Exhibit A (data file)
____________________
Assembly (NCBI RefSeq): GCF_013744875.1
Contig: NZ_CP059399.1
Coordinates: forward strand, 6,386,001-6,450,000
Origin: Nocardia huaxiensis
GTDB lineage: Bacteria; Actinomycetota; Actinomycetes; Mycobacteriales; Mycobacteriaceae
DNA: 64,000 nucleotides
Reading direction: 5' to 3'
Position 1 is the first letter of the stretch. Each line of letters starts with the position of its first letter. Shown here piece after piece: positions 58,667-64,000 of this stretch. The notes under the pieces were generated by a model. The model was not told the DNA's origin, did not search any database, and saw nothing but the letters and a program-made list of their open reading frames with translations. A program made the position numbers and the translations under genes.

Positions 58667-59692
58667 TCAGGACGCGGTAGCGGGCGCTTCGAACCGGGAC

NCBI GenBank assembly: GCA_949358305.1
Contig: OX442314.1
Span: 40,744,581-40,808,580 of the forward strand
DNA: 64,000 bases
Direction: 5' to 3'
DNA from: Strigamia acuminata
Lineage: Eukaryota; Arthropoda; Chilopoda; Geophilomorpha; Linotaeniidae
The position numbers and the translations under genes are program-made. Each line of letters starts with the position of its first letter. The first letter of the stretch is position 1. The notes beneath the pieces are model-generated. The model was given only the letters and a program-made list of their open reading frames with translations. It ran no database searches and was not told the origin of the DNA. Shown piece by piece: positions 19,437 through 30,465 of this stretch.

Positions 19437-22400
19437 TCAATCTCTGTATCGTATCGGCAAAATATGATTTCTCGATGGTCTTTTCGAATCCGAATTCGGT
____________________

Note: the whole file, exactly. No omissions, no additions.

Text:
Assembly (NCBI RefSeq): GCF_013744875.1
Contig: NZ_CP059399.1
Coordinates: forward strand, 6,386,001-6,450,000
Origin: Nocardia huaxiensis
GTDB lineage: Bacteria; Actinomycetota; Actinomycetes; Mycobacteriales; Mycobacteriaceae
DNA: 64,000 nucleotides
Reading direction: 5' to 3'
Position 1 is the first letter of the stretch. Each line of letters starts with the position of its first letter. Shown here piece after piece: positions 58,667-64,000 of this stretch. The notes under the pieces were generated by a model. The model was not told the DNA's origin, did not search any database, and saw nothing but the letters and a program-made list of their open reading frames with translations. A program made the position numbers and the translations under genes.

Positions 58667-59692
58667 TCAGGACGCGGTAGCGGGCGCTTCGAACCGGGAC

NCBI GenBank assembly: GCA_949358305.1
Contig: OX442314.1
Span: 40,744,581-40,808,580 of the forward strand
DNA: 64,000 bases
Direction: 5' to 3'
DNA from: Strigamia acuminata
Lineage: Eukaryota; Arthropoda; Chilopoda; Geophilomorpha; Linotaeniidae
The position numbers and the translations under genes are program-made. Each line of letters starts with the position of its first letter. The first letter of the stretch is position 1. The notes beneath the pieces are model-generated. The model was given only the letters and a program-made list of their open reading frames with translations. It ran no database searches and was not told the origin of the DNA. Shown piece by piece: positions 19,437 through 30,465 of this stretch.

Positions 19437-22400
19437 TCAATCTCTGTATCGTATCGGCAAAATATGATTTCTCGATGGTCTTTTCGAATCCGAATTCGGT